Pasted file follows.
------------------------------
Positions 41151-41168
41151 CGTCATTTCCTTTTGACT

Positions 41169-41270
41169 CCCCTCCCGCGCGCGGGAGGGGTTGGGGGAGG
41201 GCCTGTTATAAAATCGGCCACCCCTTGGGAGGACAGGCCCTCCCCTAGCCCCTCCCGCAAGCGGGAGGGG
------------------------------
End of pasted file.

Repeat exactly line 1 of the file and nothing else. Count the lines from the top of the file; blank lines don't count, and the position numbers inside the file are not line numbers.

Positions 41151-41168